FEATURE: The link between mental illness and high political office




Richard Fitzpatrick ponders the link between abnormal psychology and political power — and finds that many of those who have achieved high office were not, in fact, as stable as we think.

IN times of crisis, it is better if our leaders are mad, argues Tufts University psychiatrist Nassir Ghaemi, author of the New York Times bestseller A First Rate Madness: Uncovering the Links between Leadership and Mental Illness. There is evidence, for example, that all five major leaders during World War Two were mentally ill or abnormal.

“I initially started this project because I was interested in the American Civil War,” says Ghaemi. “When my research extended to other periods of time, there was a high prevalence of depression and manic depression among great leaders that I didn’t expect.

“The idea that some of these great civil war generals had depression or manic depression and the worse generals were healthy and normal — that correlation held up in World War Two with Neville Chamberlain and Winston Churchill. It held up in the Cold War. It held up in other examples such as the civil rights struggles with Mahatma Gandhi and Martin Luther King.”

The comparison of Chamberlain and Churchill is instructive. The gentlemanly Chamberlain had all the traits, points out Ghaemi, of a non-crisis leader — idealistic and optimistic about the world and himself; the product of a gilded upbringing and untested by adversity.The past having served him well, he was keen, therefore, to preserve it.

Churchill endured imprisonment,military campaigns and ignominious cabinet resignations. He alsosuffered from the black dog of depression, which, says, Ghaemi, gave him a more realistic world view in times of crisis, specifically in relation to the rise of Nazism, a threat which Chamberlain failed to appreciate.

“Churchill was a person with a lot of mood swings,” he says. “He certainly wasn’t very stable. He was very anxious and had these long periods of depression. He was even treated for it with amphetamines in the late-1930s.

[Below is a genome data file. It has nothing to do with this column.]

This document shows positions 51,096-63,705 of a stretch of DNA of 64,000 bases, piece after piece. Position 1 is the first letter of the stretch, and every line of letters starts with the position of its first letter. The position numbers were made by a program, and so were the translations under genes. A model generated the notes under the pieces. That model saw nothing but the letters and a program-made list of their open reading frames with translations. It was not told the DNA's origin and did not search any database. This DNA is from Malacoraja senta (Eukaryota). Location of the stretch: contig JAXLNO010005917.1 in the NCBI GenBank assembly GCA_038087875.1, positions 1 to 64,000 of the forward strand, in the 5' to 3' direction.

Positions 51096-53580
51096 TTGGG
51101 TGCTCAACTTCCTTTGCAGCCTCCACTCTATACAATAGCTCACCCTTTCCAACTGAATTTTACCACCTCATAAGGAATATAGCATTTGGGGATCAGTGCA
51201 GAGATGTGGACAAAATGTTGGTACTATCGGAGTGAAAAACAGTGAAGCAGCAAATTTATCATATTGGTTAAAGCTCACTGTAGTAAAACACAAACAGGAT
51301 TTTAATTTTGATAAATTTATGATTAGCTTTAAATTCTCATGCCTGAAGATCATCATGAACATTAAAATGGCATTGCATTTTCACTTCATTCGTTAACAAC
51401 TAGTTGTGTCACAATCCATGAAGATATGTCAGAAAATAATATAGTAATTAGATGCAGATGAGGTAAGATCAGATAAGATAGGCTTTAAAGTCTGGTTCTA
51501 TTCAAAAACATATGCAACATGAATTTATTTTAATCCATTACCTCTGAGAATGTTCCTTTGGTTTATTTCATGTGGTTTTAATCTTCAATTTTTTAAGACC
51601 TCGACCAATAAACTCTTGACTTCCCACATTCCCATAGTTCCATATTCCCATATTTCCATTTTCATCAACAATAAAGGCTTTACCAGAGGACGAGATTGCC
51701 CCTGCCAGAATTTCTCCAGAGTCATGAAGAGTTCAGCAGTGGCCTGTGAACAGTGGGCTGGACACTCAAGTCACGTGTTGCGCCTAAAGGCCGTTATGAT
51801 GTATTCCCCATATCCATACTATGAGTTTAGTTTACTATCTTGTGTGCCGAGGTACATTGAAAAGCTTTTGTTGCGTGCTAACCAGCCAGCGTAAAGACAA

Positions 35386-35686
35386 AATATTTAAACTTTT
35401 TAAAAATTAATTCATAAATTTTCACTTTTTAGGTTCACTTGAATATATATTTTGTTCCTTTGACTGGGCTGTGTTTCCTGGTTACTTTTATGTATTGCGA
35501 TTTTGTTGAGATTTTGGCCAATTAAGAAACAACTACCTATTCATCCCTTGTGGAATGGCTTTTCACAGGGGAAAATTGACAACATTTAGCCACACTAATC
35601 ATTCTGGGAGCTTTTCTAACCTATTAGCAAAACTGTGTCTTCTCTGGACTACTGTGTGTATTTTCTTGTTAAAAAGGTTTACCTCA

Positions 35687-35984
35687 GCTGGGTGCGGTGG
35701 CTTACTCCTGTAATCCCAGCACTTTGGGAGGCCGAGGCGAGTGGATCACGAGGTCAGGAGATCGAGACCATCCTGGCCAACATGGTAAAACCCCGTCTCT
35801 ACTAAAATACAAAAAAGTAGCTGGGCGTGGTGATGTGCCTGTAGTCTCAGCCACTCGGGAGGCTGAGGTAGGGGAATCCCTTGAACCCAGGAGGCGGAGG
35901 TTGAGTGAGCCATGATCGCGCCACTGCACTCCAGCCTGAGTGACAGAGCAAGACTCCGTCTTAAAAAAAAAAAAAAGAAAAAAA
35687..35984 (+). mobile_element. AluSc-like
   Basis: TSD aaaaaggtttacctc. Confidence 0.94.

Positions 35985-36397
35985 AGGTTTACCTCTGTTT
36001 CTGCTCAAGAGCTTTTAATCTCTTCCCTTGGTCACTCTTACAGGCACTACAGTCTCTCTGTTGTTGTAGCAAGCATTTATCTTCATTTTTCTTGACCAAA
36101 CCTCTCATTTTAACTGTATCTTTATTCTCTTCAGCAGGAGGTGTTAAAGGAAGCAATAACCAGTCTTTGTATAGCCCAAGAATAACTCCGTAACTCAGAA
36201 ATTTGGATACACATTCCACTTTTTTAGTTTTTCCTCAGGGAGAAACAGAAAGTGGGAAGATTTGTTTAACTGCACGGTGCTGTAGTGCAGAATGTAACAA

“Chamberlain, in contrast, was a mentally stable individual. He was never treated for depression and was a very calm and tranquil person. One reason why Churchill was more realistic than Chamberlain in his judgement of the 1930s international crisis may have had to do with his severe depression, which is associated with increased realism; compared to being normal and it appears that Chamberlain was extremely normal.”


Ghaemi makes a distinction in the type of mental illness suffered by the eight crisis leaders he singles out, among them Abraham Lincoln, American Civil War General, William Tecumseh Sherman and entrepreneur Ted Turner. None were, or are, psychotic; rather they were prone to abnormal moods, to bouts of manic energy and depression, which helped imbue characteristics of creativity, empathy and, for example, the steely resilience displayed by John F Kennedy in navigating a safe passage through the Cuban Missile Crisis.

“Kennedy,” he says, “and Franklin Roosevelt, another example, and Churchill also, were people who have this mild temperament of high energy, [high] sexual drive, a sense of humour and [prone to being a] workaholic, which is very common among many people who are very productive and successful.

“This hyperthymia, this temperament of mild manic symptoms, occurs in people who also have depression, as Churchill did, or mania.

“Kennedy’s hyperthymic temperament meant he was abnormal in a good way because it made him very charismatic and productive, but also more sexually impulsive, as is typical of that kind of condition.